Gallows View is the very first of the Inspector Banks mysteries, and it has a different flavour than the later books in the series. If I had to categorize Robinson's work, I'd say that this early novel, at least, is a bit like A&E's Midsommer Murders series, while the later books seem a bit more like Inspector Morse. This is a very rough comparison of course, and I'm sure I'll find it totally inadequate after I've read a bit more at both ends of the series.
For reasons not given in any detail, the Banks family has relocated from London to Yorkshire, to the town of Eastvale. There's Alan, his wife, Sandra, and a couple of kids named Brian and Tracy who barely put in an appearance in this book, and then mostly when objecting to their dad's latest obsession, which happens to be opera. I can't blame them myself.
There are three mysteries to be solved here. The least serious seems to be a series of Peeping Tom incidents which have been upsetting the neighbourhood and have brought down the wrath of a local feminist group on the Eastvale constabulary.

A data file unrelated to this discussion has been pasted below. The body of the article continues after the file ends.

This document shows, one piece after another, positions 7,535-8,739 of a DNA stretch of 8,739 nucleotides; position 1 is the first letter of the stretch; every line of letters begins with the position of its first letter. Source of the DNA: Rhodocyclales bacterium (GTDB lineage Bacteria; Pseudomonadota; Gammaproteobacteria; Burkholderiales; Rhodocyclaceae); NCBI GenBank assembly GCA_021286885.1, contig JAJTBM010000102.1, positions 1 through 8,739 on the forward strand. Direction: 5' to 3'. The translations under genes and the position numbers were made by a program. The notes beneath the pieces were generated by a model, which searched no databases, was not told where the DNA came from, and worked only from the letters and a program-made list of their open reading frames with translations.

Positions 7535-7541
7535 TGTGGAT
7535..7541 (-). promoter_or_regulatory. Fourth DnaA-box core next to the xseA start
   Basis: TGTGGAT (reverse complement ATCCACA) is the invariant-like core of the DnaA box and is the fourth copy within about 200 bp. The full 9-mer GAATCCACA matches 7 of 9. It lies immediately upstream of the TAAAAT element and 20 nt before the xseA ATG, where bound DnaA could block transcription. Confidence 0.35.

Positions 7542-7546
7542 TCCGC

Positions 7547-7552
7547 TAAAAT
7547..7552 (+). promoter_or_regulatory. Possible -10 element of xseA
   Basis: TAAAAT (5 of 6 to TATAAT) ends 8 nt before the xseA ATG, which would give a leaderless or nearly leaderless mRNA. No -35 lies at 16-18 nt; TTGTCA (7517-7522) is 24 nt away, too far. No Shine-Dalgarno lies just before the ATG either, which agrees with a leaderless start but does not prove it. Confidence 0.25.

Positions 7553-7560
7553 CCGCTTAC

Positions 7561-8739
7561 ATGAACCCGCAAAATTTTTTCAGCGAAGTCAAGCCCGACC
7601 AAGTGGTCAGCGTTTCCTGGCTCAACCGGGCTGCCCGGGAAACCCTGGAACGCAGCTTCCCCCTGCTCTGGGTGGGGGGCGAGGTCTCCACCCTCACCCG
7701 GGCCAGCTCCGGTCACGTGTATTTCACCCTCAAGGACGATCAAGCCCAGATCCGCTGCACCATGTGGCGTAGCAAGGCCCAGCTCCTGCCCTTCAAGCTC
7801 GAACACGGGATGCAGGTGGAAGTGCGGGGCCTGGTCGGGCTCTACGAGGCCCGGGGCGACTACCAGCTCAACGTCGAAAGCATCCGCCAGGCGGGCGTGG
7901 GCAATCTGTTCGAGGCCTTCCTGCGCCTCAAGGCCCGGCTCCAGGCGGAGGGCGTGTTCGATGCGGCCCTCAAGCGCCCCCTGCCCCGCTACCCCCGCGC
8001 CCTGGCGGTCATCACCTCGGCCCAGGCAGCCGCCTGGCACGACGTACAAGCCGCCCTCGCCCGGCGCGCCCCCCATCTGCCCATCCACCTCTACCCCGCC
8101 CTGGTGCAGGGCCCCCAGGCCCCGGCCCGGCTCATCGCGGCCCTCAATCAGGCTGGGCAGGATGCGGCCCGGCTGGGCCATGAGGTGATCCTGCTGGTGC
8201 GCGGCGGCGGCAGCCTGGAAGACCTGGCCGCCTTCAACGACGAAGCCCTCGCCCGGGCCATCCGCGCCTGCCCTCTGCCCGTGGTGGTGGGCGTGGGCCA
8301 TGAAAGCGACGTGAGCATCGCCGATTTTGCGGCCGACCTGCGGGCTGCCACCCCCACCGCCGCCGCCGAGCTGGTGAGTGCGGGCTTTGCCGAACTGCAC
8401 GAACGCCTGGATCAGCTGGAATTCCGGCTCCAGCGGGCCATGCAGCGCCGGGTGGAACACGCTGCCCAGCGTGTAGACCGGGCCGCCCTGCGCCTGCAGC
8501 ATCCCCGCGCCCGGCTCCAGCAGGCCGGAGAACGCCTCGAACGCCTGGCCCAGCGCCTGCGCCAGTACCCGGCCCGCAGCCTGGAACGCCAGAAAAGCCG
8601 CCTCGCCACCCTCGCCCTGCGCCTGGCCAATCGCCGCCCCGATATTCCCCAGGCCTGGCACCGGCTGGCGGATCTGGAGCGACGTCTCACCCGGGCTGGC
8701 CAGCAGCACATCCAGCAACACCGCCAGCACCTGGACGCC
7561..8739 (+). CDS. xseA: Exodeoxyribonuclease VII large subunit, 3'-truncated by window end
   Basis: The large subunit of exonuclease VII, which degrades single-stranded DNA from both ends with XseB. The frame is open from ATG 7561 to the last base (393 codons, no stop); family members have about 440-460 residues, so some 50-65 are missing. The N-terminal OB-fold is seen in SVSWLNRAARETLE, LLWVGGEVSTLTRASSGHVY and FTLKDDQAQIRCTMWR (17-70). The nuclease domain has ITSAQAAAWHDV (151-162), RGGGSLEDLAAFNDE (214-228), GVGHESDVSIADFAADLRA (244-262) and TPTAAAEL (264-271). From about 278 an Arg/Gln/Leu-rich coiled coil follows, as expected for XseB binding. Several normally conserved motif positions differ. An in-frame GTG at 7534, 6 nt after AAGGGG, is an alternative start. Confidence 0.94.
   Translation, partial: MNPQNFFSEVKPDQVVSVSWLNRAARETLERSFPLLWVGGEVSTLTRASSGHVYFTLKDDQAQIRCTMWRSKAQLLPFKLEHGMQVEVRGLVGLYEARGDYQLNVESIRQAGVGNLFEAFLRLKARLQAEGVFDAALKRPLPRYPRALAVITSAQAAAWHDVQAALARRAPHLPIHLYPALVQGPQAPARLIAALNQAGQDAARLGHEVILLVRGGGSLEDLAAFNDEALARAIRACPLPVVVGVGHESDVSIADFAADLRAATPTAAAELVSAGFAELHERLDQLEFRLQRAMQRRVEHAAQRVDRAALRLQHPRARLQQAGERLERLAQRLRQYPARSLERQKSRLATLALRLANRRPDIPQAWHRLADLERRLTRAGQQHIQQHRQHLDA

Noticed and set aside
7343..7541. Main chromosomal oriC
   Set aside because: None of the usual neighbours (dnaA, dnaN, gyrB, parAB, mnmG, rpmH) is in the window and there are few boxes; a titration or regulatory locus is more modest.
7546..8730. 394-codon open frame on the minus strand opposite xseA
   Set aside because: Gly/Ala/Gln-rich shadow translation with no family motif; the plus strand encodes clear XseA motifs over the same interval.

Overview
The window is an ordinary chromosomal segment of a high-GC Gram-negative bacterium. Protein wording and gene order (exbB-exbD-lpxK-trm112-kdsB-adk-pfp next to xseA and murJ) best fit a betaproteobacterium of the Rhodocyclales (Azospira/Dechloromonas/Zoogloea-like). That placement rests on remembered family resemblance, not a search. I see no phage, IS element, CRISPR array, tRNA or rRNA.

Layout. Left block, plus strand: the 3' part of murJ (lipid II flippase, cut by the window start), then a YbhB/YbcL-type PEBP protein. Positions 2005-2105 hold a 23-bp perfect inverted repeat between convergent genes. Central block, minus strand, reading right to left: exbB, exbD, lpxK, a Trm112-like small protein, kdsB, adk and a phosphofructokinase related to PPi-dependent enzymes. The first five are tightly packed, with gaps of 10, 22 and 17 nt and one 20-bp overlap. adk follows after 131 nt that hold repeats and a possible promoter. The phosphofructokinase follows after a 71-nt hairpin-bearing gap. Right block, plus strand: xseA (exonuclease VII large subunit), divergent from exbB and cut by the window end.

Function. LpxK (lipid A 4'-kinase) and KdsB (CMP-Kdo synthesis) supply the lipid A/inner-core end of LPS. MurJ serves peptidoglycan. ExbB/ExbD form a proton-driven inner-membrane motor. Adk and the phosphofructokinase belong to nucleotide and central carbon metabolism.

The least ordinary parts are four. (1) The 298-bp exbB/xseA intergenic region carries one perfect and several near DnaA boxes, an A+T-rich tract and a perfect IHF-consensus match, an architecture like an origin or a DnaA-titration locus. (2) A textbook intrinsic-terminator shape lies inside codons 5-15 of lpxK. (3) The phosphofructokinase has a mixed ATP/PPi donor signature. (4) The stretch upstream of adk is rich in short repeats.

Somewhat more serious is the rash of break and enters that seems to have taken the town by storm. These become more serious as the perpetrators (a pair of teenaged boys) become more daring and more violent.
Finally, there is a murder - perhaps an accidental killing, but the poor old lady is dead all the same. Is it connected with either of the other problems? That's the question.
We are kept in the dark on two of these mysteries until near the end of the story, but we know about the boys and spend some time with them as the book proceeds.
It might be said that the story ends a little too tidily for real life, but then detective stories are about imposing order on the chaotic universe, aren't they?
We can see the seeds of the conflict which will eventually drive Alan and Sandra apart even in this book. Alan is tempted by the proximity of the attractive psychiatrist who is working with him on the Peeper case. He resists temptation, but feels it nonetheless.
I'm happy to note that Robinson is a transplanted Brit who has developed into a fine writer while living and teaching here in Canada. He may write about Yorkshire, but he does it from Toronto. I'm also happy to note that there are at least another eight or so books in the series that I haven't read yet.